When I am struggling to write—and you may have noticed I have been struggling to write—I think of it as a problem with two parts. The first part is a failure of observation, or more indulgently, of not hearing the music. The words won’t come to you, or won’t come in a pleasing way. Your page remains blank. The second part is a failure of thinking, and for this words are beside the point. You have no through line, no sense for the finished composition, and whatever it is you do to find this missing element—reading, showering, sidling up to the bar—well, that’s what you should be doing instead.
It’s not that there has been a shortage of music. I spent the past three weeks in Colombia, and the stanzas would nearly write themselves. In a small town where the llanos meet the Amazon flashes of heat lightning mirror gunpowder bangs from games of tejo as beer bottles sweat on plastic tables. In a bookstore in Bogotá the clerk carefully balances on his stool to pull down an anthology of 20th century Colombian reporting with a frayed red cover. A flock of great green macaws splits the pewter sky of the Serranía de la Macarena at dawn.
These are things the world offers you when you look. But the parts resisted a whole. For weeks before leaving New Mexico I struggled with a draft that attempted to use the concept of a ‘home range’ from animal ecology as a scaffold for my own sense of place and the geography of daily life. “I would [define] home range to that area traversed by the individual in its normal activities of food gathering, mating, and caring for young”, wrote William Burt in a 1943 article in The Journal of Mammalogy. “Occasional sallies outside the area, perhaps exploratory in nature, should not be considered as in part of the home range.”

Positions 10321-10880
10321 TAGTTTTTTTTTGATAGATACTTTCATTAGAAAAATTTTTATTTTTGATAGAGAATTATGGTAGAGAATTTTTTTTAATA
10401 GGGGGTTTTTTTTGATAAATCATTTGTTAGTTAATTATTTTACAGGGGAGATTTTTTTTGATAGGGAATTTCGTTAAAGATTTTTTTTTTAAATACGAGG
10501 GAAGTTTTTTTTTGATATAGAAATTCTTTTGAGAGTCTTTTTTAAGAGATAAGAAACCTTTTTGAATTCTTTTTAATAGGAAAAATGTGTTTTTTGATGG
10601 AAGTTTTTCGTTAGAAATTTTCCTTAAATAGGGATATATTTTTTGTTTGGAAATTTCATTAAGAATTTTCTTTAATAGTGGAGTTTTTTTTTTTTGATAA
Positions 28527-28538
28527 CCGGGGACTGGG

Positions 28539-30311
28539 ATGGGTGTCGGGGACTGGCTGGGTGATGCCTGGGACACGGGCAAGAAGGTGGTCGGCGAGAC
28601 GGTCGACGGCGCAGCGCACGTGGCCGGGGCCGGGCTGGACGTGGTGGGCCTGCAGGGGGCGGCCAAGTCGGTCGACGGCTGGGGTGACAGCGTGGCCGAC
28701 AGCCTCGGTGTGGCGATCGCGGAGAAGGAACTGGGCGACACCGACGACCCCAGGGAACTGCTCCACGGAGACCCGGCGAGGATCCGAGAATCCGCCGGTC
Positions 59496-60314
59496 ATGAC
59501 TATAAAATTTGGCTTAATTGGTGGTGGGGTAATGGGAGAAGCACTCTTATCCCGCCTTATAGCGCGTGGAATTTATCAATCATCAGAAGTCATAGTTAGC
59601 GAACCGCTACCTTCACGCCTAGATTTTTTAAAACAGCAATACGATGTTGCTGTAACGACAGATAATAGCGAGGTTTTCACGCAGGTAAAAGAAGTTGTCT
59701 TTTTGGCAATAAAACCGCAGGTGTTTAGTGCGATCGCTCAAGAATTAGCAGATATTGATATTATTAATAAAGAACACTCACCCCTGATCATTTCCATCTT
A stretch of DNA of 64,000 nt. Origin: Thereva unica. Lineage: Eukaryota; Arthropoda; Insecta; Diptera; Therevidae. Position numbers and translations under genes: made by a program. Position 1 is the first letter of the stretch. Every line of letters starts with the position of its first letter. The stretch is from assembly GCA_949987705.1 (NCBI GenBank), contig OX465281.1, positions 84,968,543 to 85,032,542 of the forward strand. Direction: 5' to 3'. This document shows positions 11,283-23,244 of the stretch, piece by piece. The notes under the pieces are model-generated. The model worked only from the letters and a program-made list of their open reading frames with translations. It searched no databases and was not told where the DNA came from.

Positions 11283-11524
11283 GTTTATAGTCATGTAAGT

You see the seeds of something here that would hook me on the eve of travel, with its juxtaposition of the quotidian and the occasional but extraordinary. The way the natural world and the abstractions we use to explain it can provide us with a tool for making sense of our own lives and the riddle of being human. In the end, though, my desire to shoehorn this simple idea into something grander had more to do with projecting meaning onto the complicated privilege of those exploratory sallies than with thinking clearly. (Perhaps also the obligation of lapsed deadlines, and waning subscriber attention.)
Sometimes you push and push and there’s nothing there, no shortcut to the why. A term can just be a term; a trip can just be a trip, at least for a while. Now and always, thanks for reading.
That last bit resonates for me. I was just recently ruminating on how not all things--even big trips--are necessarily going to immediately contain the grander meaning that we somehow expect them to. Sometimes things just are and don't neatly fall into some pat structure of purpose and connection. That's ok.